Not in these large numbers which would make them chart. Seems to be artificially skewed.
Prove me wrong. Why are obscure Burl Ives, Stevie Wonder and Elton John Christmas songs which never charted when originally released in the 1960s and 1970s charting for the first time in 2018?
Because people are choosing Spotify/Apple music playlists that feature those songs and are listening to them? Christmas songs have a much longer shelf life than ‘ordinary music’.
The whole landscape has changed, there’s more music than ever and you’re less at the behest of record labels so seasonal staples are always going to rise to the top at this time of year.
So these songs are only being played because they are being put on playlists not because people are specifically choosing to hear them.
So the chart is not a reflection of what people are choosing to hear or play but what someone else is choosing for them. That’s why measuring streams is an unfair measure of the popularity of these songs.
And you think record labels are not manipulating these playlists on streaming services? That would be naive.
I have a playlist of around 2000 songs I’ve compiled on Spotify. I hit shuffle and do I actively choose each one as it comes on? No. But by choosing to listen to that playlist I have made an active decision to listen to what comes up, unless I skip a song. I very rarely decide on a song by song basis what I want to listen. When I choose to listen to an album on Spotify then I’ve chosen to obviously listen to that, but there’s no difference between the streams and are recorded the same.
I think @JBar you’re trying to apply old school logic to a new age of music listening and I don’t mean that in a mean way, but you can’t simply decide or want to exclude streams if that is where the majority of people are listening, legally, to music. I can see where you’re coming from about it being “unfair” to an extent but streams can be turned off or songs skipped etc.
Oh I agree that playlists are being massaged by record labels and the whole idea of an algorithm choosing music for you to listen to is worrying, but that’s another matter.
But when people compare charts from today to the past then it’s an unfair measure. And they do it all the time from the chart compilers themselves to the media and record companies.
People say things like:
“Mariah Carey’s Christmas classic All I Want for Christmas is You has finally reached No.1 on the ARIA singles chart, 24 years after its chart debut. Remarkable.”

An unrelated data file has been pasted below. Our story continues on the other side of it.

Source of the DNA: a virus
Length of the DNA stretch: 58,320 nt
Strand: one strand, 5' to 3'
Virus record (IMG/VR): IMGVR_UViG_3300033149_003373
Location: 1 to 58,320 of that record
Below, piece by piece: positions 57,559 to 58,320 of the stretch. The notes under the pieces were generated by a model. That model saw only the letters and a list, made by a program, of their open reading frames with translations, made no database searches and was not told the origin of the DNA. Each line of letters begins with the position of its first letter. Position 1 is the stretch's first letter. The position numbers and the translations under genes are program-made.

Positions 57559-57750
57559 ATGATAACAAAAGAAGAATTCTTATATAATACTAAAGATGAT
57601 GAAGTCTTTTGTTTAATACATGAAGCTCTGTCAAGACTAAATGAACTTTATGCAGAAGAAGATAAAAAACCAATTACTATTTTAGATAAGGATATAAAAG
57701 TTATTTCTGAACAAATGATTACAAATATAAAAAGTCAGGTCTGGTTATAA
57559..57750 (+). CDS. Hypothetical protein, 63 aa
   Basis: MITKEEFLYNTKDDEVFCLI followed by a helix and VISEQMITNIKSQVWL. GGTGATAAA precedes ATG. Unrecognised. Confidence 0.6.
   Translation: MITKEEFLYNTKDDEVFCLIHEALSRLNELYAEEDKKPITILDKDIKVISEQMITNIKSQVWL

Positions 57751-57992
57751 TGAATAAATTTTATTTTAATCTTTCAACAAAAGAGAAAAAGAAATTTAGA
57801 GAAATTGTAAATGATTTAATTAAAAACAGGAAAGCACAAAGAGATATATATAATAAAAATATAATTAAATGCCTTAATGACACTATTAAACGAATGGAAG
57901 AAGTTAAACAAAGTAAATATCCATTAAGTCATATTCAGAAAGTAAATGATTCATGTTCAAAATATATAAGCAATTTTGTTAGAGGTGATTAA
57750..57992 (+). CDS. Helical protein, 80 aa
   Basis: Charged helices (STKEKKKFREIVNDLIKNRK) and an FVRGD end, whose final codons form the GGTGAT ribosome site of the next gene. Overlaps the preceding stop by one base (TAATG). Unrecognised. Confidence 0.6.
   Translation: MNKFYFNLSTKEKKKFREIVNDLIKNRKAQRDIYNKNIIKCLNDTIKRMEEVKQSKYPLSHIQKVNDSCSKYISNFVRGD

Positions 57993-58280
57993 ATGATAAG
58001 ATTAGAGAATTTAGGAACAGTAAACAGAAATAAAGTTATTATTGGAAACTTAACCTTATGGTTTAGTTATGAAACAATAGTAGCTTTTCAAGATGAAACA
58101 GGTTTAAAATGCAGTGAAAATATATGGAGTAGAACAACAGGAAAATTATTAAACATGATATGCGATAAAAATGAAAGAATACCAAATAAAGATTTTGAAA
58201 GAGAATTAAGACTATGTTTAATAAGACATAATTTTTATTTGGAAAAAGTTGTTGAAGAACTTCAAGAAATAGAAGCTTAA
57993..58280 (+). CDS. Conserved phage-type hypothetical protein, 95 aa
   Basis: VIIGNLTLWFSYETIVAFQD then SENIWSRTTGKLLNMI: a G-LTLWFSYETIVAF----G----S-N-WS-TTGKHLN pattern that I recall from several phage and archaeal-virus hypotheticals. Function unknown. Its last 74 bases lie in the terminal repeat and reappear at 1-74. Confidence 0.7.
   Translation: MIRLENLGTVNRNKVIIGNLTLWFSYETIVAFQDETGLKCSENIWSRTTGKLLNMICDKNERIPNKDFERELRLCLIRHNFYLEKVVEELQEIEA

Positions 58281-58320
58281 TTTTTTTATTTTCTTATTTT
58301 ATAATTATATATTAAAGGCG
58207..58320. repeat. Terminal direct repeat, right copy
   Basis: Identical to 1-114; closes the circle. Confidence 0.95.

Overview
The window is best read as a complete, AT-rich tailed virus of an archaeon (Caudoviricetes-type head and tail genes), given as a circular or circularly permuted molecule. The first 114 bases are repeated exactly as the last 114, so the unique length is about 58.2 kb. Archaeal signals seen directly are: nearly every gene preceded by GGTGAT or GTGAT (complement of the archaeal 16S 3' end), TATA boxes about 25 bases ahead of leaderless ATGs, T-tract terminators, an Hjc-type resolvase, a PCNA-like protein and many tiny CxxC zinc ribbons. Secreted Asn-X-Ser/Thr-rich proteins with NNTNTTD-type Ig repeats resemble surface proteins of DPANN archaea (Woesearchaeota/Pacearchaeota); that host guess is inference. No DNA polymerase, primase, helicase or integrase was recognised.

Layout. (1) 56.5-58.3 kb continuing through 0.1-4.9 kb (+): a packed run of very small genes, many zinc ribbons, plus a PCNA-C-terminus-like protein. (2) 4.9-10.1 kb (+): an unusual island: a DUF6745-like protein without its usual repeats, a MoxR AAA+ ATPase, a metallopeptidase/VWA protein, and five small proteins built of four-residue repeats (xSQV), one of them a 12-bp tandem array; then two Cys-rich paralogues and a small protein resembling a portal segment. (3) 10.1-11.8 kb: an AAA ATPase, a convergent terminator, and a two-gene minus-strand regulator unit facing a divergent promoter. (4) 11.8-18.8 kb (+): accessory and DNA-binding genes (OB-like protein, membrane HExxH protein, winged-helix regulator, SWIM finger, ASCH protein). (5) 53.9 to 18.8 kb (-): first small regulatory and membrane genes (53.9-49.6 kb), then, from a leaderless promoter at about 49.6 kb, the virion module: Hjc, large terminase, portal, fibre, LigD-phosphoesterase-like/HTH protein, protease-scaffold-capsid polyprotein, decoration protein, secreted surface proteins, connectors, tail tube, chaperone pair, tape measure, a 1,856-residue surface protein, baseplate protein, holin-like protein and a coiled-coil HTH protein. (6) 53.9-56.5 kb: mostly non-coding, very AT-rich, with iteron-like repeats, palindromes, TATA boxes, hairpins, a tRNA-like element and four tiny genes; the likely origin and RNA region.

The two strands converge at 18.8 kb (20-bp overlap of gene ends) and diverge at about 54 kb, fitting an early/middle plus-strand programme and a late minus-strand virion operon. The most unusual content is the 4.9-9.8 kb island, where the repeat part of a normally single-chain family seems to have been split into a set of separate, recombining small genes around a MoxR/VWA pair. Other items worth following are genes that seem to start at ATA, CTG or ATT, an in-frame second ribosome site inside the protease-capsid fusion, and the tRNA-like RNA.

It’s not remarkable. It’s bogus.
It’s unfair to compare a lot of things that appear to be the same. TV ratings when there was just 4-5 options, sports teams/players, etc. Times change.
It took me a while to come to terms with streaming being compiled in the charts, and still personally feel that a song should be ‘released’ as a single to be counted for the chart but that is not likely to change anytime soon. The argument about playlists determining chart positions is semi valid as passive listening adds to streams, but if that was the whole thing then why are the other Christmas songs down the list and not as high up, people are making the effort to play at least All I Want For Christmas Is You, Last Christmas and Do They Know It’s Christmas.
The charts in the past were heavily rigged as well. There were many songs that were deleted so that people were forced to buy the next single or the album to get the song they wanted. When I started buying CDs, singles were $8-9 dollars, then they sold some, usually Aussie acts for $4.95 and that ended up being as low as 99c in an effort to encourage sales. Numerous record company employees have admitted to making deals and tradeoffs to get their acts played on radio, because you needed radio play to make sales and sales to earn radio play.
The chart shouldn’t be called the Singles chart, but it is a reflection of the way music is consumed now. Just as long as they don’t follow the US method of calculation and include radio plays.
So this week, in the UK, every song from 14 to 40 is a re-entry after the chart was polluted with “26 seasonal songs” last week.
5 Seconds of Summer becomes the first Australian act in 13 years to take out the highest selling single of the year, with Youngblood. The Greatest Showman soundtrack is the top selling album of 2018.